In the two years since a gunman killed 17 at Marjory Stoneman Douglas High School in Parkland, Florida, students have rallied together, creating the global movement 'March for Our Lives' to demand gun control.
And now, the youth activists have a documentary called Parkland Rising, executive produced by musician will.i.am and journalist Katie Couric, part of a slate of new media about the February 14, 2018, mass shooting and its aftermath.
"When you're from the community that's been directly affected, it's not that it hits close to home — it hits home," Brendan Duff co-founder of March for Our Lives and a Parkland survivor told Cheddar. "This is our high school. These are our friends and our teachers."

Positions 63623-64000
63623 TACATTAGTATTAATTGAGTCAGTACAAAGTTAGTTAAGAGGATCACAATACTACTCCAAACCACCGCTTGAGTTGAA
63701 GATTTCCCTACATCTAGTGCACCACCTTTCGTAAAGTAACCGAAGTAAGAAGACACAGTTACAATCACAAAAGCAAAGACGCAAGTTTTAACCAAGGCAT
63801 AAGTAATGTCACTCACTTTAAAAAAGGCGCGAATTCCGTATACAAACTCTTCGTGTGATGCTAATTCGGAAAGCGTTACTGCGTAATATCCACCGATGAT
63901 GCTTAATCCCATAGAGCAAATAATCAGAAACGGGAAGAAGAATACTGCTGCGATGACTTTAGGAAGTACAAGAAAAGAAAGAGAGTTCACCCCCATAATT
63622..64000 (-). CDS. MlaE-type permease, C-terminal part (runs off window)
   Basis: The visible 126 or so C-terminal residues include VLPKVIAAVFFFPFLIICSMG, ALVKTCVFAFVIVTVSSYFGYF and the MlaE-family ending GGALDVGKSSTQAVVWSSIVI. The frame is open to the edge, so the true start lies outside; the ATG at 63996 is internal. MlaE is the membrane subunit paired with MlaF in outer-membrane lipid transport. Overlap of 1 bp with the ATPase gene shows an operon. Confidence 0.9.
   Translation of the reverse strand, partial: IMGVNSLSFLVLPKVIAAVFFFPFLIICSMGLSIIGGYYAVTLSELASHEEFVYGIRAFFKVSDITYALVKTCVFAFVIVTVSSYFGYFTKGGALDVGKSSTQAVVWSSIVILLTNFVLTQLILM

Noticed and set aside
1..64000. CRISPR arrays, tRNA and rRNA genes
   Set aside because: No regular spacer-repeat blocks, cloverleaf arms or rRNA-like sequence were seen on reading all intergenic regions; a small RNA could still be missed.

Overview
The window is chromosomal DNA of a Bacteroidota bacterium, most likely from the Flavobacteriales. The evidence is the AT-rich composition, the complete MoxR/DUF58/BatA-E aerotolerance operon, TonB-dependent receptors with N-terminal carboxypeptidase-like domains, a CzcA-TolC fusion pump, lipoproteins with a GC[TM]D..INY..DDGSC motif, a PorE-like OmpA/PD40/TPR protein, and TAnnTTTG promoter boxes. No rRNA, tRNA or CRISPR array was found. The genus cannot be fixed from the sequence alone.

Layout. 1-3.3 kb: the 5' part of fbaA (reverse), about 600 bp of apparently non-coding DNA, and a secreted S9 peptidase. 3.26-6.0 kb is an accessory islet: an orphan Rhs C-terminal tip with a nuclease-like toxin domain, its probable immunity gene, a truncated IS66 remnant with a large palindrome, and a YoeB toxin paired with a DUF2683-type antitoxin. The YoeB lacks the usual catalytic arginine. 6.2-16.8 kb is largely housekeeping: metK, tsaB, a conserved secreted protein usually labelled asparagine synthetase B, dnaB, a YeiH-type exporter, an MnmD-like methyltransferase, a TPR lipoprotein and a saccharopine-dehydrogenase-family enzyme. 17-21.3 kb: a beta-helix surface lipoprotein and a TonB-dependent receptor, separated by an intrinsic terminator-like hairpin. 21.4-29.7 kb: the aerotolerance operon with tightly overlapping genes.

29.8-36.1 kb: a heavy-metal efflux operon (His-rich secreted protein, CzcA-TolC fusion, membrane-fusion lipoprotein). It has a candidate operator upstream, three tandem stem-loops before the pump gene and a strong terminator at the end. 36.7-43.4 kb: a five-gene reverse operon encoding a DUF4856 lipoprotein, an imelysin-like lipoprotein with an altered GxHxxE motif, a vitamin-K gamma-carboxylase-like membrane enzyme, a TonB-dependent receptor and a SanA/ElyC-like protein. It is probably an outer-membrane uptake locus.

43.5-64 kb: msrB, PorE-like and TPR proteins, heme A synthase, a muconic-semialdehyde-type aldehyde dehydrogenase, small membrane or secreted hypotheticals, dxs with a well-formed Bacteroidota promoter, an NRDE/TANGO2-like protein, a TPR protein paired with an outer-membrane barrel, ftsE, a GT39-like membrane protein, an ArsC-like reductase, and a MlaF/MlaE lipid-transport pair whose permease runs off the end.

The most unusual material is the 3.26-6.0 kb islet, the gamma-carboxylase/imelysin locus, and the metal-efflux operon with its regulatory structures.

He said the documentary is "representative of the roller coaster that is activism."
Though not a member of the Parkland community, rapper will.i.am. said he was inspired to get involved because of the "countless kids who have experienced this type of violence." He said, "no one is really supporting the youth on their mission to do what is humane."
Voter turnout among 18-to-29-year-olds jumped in the 2018 midterm election, a trend young activists are hoping continues in the 2020 election. Duff, will.i.am, and March for Our Lives activists, in fact, are counting on young people to show up at the polls.
"I don't even want to put it out there that the kids aren't going to show up," the musician said.
Duff agreed and stated, "The more we perpetuate that [narrative that young people don't care about politics] the more it becomes true."